The Nasdaq Stock Market could surpass its archrival, the New York Stock Exchange, this year or next in the number and value of initial public offerings, Nasdaq OMX Group Chief Executive Robert Greifeld said on Thursday.

It certainly is realistic to expect Nasdaq could surpass the Big Board, operated by NYSE Euronext, in 2009 or 2010, Greifeld told reporters on the sidelines of a conference here.

It's a long, slow, steady build, he said. We are building momentum and increasing the win rate in switches and IPOs, and we feel that progress has been very steady and will continue.

Nasdaq and NYSE have each drawn eight U.S. IPOs so far this year. The proceeds from the NYSE-listed offerings total $2.1 billion, 60 percent more than those at Nasdaq, according to Thomson Reuters data.

The data exclude real estate investment trusts (REITs), which overwhelmingly list on NYSE, IPOs of less than $10 million, and special purpose acquisition companies, or SPACs, where cash is raised for a buyout.

Secondary offerings by public companies also heavily favor the Big Board.

Companies looking to go public have scrambled since February to take advantage of this year's stock market rebound, marking an end to what had been a six-month near drought.

Eight U.S. IPOs are expected next week, which would make it the best IPO week since December 2007. Of the eight, three are headed to Nasdaq, including high-profile offerings by online video game operator Shanda Games and lithium-ion battery maker A123 Systems; five are headed to the NYSE, including three REITs.

NYSE is hardly ready to cede the IPO crown.

The reality is that so far in 2009, double the number of companies, and almost four times the proceeds, have been public in our markets compared with Nasdaq, said NYSE Euronext spokesman Christiaan Brakman, citing data that includes REITs and closed-end funds. Next week ... there will be an additional estimated $3 billion raised.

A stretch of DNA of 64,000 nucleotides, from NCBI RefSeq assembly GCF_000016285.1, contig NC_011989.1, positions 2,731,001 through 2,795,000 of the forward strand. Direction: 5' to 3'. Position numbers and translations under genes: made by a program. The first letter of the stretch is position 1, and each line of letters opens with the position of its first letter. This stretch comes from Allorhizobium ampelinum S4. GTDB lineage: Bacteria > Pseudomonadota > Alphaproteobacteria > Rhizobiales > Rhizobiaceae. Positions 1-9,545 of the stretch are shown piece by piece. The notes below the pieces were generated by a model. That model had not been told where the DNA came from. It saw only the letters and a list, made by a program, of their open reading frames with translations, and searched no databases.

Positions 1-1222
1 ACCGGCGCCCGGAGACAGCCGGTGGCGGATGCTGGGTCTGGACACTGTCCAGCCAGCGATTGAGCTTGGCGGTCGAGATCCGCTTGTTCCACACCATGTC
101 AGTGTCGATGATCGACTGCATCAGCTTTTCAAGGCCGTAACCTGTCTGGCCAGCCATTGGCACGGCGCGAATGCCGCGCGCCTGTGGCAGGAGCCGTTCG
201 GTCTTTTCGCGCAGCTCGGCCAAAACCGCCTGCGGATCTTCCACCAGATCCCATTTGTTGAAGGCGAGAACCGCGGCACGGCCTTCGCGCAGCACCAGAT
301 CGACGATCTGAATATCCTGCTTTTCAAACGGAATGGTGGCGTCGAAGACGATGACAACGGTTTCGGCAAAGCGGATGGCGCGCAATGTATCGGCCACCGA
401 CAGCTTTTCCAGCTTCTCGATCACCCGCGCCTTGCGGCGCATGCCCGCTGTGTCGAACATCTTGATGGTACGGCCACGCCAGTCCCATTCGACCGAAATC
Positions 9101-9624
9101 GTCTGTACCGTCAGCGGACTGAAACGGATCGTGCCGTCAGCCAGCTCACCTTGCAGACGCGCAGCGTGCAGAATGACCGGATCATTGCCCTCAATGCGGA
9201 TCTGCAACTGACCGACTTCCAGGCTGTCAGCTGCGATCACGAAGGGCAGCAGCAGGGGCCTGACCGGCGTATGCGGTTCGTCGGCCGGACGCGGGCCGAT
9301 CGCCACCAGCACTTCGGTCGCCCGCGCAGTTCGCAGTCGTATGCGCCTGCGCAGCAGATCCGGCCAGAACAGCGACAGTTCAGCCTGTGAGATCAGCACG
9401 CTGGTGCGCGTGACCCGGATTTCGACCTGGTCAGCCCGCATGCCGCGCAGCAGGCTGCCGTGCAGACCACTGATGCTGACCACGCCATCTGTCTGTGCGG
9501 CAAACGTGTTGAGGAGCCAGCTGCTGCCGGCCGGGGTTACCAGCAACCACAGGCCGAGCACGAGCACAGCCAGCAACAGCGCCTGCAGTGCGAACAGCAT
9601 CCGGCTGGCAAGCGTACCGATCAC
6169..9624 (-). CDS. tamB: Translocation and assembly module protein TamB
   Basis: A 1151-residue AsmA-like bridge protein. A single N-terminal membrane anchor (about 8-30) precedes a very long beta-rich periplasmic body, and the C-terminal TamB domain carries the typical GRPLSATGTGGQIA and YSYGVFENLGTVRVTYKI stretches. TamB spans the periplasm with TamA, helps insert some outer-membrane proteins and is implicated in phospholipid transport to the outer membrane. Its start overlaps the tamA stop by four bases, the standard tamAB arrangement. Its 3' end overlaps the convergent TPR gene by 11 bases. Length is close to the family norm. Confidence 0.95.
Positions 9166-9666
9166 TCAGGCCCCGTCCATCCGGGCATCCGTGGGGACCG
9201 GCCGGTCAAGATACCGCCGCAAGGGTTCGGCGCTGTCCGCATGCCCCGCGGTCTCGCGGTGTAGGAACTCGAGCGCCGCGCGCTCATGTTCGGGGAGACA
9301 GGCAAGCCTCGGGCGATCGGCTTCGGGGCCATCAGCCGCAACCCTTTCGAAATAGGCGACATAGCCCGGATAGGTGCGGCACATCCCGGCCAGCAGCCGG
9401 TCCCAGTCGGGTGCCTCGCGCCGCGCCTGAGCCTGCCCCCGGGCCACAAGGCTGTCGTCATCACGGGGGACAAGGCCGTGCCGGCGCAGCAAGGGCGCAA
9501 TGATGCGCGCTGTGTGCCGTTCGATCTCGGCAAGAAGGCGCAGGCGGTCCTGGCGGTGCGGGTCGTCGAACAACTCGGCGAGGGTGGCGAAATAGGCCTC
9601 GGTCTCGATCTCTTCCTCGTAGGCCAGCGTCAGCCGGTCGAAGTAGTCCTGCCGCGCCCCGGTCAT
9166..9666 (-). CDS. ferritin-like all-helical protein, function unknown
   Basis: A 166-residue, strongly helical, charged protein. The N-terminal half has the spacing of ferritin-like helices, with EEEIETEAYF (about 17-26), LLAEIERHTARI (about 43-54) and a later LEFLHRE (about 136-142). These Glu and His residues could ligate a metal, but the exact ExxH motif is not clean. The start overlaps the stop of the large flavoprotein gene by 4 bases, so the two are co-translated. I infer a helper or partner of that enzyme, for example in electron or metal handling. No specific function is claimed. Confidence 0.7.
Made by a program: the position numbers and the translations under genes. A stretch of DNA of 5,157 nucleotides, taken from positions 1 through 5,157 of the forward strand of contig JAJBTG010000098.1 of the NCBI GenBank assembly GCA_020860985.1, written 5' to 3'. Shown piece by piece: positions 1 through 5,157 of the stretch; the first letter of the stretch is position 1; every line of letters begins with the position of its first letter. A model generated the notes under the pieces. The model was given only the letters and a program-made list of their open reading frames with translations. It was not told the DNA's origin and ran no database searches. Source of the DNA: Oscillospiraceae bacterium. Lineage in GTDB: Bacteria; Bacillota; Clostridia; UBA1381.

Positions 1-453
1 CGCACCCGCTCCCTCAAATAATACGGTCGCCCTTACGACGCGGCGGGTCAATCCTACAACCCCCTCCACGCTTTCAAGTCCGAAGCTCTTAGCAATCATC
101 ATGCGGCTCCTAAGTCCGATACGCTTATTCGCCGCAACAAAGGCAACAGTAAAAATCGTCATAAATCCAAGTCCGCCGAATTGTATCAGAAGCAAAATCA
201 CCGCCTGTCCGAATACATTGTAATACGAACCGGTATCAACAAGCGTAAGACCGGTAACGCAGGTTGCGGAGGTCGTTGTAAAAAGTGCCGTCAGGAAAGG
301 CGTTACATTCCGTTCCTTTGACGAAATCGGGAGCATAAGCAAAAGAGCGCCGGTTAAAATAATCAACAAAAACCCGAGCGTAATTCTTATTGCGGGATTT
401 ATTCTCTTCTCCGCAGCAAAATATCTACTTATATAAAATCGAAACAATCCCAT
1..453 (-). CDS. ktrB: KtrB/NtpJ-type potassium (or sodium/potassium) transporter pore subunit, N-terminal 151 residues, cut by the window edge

The Thomson Reuters data show Big Board offerings raised more than Nasdaq offerings in every year this decade except 2000, at the height of the dot-com boom. Nasdaq had more IPOs in every year but 2008.

In addition to providing new-listings and data fees, which account for 30 percent to 35 percent of the exchange operators' overall revenue, IPOs bring prestige and boost exchanges' brands.

The NYSE has listed the two largest IPOs so far this year: Starwood Property Trust Inc, a REIT, at $951.5 million, and pediatric nutrition company Mead Johnson Nutrition Co, at $828 million. It is also slated to get what may be the biggest of the year -- a $5.6 billion offering by Banco Santander SA, the Brazilian unit of Spanish bank Santander.

The all-electronic Nasdaq has drawn several high-profile Chinese IPOs, including video game maker Ltd, the best performing IPO of 2009. Shanda Games is being carved out from Shanda Interactive Entertainment Ltd in a planned $725 million listing.

The two New York-based exchanges have also fought hard to lure existing listings from one another. Toy company Mattel Inc said this week that it would move to Nasdaq from NYSE at the end of the month; some switches have gone the other way.

(Reporting by Jonathan Spicer and Phil Wahba; Editing by Lisa Von Ahn and John Wallace)